STIRLING council will continue to use the controversial weedkiller glyphosate, but only as a last resort.
This month the city approved its weed management policy after five weeks of community consultation in September.
The Council received 42 responses including concerns about its use of glyphosate and why it hadn’t completely phased out using herbicides and pesticides.
Stirling’s parks manager Ian Hunter said they “only use pesticides and herbicides when all other feasible and reasonable options are explored, such as hand pulling, mechanical cutting, mulching, steaming and the use of organic herbicides and trial environmentally sustainable herbicide and pesticide alternatives.”
Other councils like Cockburn have researched using organic alternatives to glyphosate, but found that were not as effective and generally more expensive, with steam at least twice as dear as spraying.
However, Armadale council reported they had enjoyed good results when using highly concentrated vinegar on some broadleaf weeds in sedges and rushes.
Stirling mayor Mark Irwin said the new policy aimed to reduce the city’s use of chemical-based herbicides and pesticides, but it also needed to effectively control pests and weeds in the biggest council in Perth.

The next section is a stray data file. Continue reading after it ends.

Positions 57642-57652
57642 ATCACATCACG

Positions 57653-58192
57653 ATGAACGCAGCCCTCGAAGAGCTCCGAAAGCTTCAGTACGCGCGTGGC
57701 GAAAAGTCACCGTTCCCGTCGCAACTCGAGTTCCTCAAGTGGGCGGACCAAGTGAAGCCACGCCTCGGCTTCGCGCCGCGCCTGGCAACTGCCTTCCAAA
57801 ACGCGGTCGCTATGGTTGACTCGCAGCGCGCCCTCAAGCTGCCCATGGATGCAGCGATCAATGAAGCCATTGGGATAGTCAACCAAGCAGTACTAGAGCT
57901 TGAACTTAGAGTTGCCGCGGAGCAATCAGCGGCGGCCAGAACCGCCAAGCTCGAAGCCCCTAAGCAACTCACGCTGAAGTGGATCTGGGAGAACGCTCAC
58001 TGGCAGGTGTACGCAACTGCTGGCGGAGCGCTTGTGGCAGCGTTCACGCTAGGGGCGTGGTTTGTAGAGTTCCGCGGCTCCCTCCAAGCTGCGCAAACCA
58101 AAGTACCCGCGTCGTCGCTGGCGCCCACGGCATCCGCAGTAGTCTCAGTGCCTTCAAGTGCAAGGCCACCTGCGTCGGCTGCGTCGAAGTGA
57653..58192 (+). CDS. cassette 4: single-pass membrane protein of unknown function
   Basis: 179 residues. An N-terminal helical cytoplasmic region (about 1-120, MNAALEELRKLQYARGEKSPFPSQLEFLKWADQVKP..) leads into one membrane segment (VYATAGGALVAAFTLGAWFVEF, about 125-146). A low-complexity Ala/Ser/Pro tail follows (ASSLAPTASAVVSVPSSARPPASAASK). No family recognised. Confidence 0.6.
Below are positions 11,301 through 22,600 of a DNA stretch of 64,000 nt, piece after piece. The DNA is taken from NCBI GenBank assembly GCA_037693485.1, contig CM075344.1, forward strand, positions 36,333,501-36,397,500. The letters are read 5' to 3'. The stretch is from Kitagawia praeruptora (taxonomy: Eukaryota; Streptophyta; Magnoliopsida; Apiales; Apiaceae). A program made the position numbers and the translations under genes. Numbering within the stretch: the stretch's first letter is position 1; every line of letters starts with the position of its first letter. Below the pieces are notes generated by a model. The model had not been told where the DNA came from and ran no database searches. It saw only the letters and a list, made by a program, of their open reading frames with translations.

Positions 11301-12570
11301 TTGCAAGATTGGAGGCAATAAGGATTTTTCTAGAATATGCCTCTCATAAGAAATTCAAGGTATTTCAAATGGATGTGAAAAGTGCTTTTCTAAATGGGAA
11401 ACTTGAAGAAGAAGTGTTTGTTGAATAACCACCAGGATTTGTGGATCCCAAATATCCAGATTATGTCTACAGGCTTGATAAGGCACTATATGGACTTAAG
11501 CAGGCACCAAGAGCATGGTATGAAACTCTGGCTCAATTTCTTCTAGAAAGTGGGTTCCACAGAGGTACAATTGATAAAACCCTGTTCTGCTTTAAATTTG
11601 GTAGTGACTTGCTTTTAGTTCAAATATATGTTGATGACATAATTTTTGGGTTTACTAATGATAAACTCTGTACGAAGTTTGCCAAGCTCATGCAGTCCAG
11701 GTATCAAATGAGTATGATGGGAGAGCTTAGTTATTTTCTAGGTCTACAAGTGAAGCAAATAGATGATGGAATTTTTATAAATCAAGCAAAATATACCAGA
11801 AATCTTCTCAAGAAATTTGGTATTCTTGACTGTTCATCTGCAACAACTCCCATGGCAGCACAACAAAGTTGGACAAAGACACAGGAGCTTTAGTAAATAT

“The city manages thousands of city-owned parks, reserves and open spaces, as well as more than 3000 kilometres of kerb-lines and footpaths and 13 hectares of traffic islands, so we need to make sure that we are able to control weeds and pests as responsibly and effectively as possible,” he said.
“The intent of this policy is to make sure that this happens in a manner that is as environmentally, socially and economically responsible as possible.”
Since 2014 Stirling has used steam to control weeds on “hard infrastructure” like kerbs and footpaths on Beaufort Street, and this year it extended the treatment to road reserves beside sensitive sites including aged care facilities, schools, child care centres and hospitals.
The city also has a “no spray” list for residents who can maintain their verge in a weed-free condition, and it provides notification of planned spraying.
Cockburn council reported that 16 councils confirmed they were using glyphosate, with some using a mix of the herbicide and organic treatments:
• Peppermint Grove is trialling “eco-organic” with mixed results
• Fremantle uses steam on roads/kerb lines/footpaths with glyphosate used in parks an reserves
• Bassendean banned glyphosate on hard surfaces but still using it in parks